There had been French science fiction comics before Valérian such as Kline's Kaza the Martian (a childhood favourite of Mézières), Roger Lecureux and Raymond Poivet's Les Pionniers de l'Espérance (The Pioneers of Hope) (which Christin found tired and repetitive) and Jean-Claude Forest's Barbarella. Barbarella is famous for its strong, female, titular character but Christin has denied any influence on the character of Laureline stating that she was inspired by Simone de Beauvoir's The Second Sex as well as the burgeoning feminist movement of the late 1960s and early 1970s. However, contemporary reviews of the early stories by Jean-Pierre Andrevon describe the books as “Forestienne”. Mézières and Christin were also heavily influenced by literary science fiction such as that by Isaac Asimov (especially The End of Eternity), Jack Vance (especially The Blue World), and John Brunner. Jean-Marc and Randy Lofficier have also suggested that Poul Anderson's Time Patrol books, about an official organization dedicated to protecting time from interference, are a major influence on the series.
Christin has also cited the Whodunit genre — notably novels by Georges Simenon and Ed McBain — as an influence on Valérian since they taught him, as a writer, that all characters in a narrative must be seen to have motivations.
Mézières' drawings in the early albums were influenced by such “comic-dynamic” artists as Morris (Lucky Luke), André Franquin (Spirou et Fantasio) and Jack Davis (Mad magazine), leading to Jean-Pierre Andrevon to refer to Valérian as “a kind of Lucky Luke of space-time”. As the series progressed, Mézières developed a more realistic style, akin to that of Jijé, though in more recent albums he has returned to the more cartoonish style of the earlier stories.
Several commentators, such as Kim Thompson of The Comics Journal, film critic Jean-Philippe Guerand and the newspaper Libération, have noted certain similarities between the Valérian albums and the Star Wars film series. Both series are noted for the “lived-in” look given to their various settings and for the diverse alien creatures they feature. Particular instances of similarities between the two series, which the above have cited, include:
Mézières' response upon seeing Star Wars was that he was “dazzled, jealous... and furious!”. As a riposte, Mézières produced an illustration for Pilote magazine in 1983 depicting the Star Wars characters Luke Skywalker and Leia Organa meeting Valérian and Laureline in a bar surrounded by a bestiary of alien creatures typical of that seen in both series. “Fancy meeting you here!” says Leia. “Oh, we've been hanging around here for a long time!” retorts Laureline. Mézières has since been informed that Doug Chiang, design director on The Phantom Menace, kept a set of Valérian albums in his library.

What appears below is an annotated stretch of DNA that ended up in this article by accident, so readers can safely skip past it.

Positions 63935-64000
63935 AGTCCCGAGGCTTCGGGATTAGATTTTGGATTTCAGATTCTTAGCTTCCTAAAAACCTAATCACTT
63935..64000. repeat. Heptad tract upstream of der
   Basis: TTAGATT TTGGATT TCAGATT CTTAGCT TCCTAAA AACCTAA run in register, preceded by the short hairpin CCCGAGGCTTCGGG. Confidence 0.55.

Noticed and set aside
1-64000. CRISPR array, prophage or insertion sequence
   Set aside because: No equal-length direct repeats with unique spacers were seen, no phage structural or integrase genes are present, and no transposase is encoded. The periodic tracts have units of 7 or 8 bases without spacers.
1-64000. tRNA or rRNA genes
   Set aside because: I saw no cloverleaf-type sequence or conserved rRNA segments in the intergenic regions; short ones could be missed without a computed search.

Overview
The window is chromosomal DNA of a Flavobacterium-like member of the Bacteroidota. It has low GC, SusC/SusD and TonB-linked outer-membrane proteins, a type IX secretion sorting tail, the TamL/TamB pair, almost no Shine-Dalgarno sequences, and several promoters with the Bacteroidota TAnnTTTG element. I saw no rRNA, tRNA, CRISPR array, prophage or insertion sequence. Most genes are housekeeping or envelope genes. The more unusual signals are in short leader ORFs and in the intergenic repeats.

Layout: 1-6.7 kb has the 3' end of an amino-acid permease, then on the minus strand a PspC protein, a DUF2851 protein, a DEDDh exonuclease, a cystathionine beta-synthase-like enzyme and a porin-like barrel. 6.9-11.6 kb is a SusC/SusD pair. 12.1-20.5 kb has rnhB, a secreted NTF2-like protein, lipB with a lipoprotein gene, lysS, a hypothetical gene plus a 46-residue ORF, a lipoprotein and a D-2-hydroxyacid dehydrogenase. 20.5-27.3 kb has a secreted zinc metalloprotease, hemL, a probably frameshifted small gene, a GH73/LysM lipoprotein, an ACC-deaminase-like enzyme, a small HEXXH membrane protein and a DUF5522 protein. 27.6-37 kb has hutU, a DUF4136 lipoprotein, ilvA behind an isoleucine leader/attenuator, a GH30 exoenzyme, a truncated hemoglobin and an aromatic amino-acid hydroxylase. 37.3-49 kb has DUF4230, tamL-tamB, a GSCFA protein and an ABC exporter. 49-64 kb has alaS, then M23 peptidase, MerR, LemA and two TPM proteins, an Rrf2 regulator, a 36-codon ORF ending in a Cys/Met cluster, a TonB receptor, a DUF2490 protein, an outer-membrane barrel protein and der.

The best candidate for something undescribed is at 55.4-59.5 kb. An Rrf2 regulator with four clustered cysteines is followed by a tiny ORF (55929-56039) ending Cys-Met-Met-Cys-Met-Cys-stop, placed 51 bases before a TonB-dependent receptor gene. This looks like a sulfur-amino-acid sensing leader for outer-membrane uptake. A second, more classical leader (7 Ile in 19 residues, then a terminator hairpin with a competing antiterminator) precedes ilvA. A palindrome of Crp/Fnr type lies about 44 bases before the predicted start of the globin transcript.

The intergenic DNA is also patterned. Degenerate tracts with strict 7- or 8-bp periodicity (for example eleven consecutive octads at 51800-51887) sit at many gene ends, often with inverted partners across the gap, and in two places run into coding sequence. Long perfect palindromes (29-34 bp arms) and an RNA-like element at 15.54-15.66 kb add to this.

Mézières has also noticed similarities between some of the sets in the 1982 film Conan the Barbarian and the planet seen in Birds of the Master (Les Oiseaux du Maître) and between some of the production sketches for the alien fighters in the 1996 film Independence Day and Valérian and Laureline's astroship.
The 1999 Danish film Mifune's Last Song, directed by Søren Kragh-Jacobsen, features a character, Rud, who is a fan of Linda and Valentin (as Valérian is known in Denmark) who believes the character of Liva is in fact Linda (i.e. Laureline).
Jean-Claude Mézières himself has worked as a concept artist on a number of science fiction film projects. The first of these was in 1984 for director Jeremy Kagan who was attempting to adapt René Barjavel's novel La Nuit des temps (The Ice People). The film was never made. This was followed, in 1985, by a proposed adaptation of Arkady and Boris Strugatsky's novel Hard to Be a God for director Peter Fleischmann. This film was eventually finished in 1989 though Mézières' concepts for the film were barely used. The art Mézières produced for both projects was later published in Mézières Extras.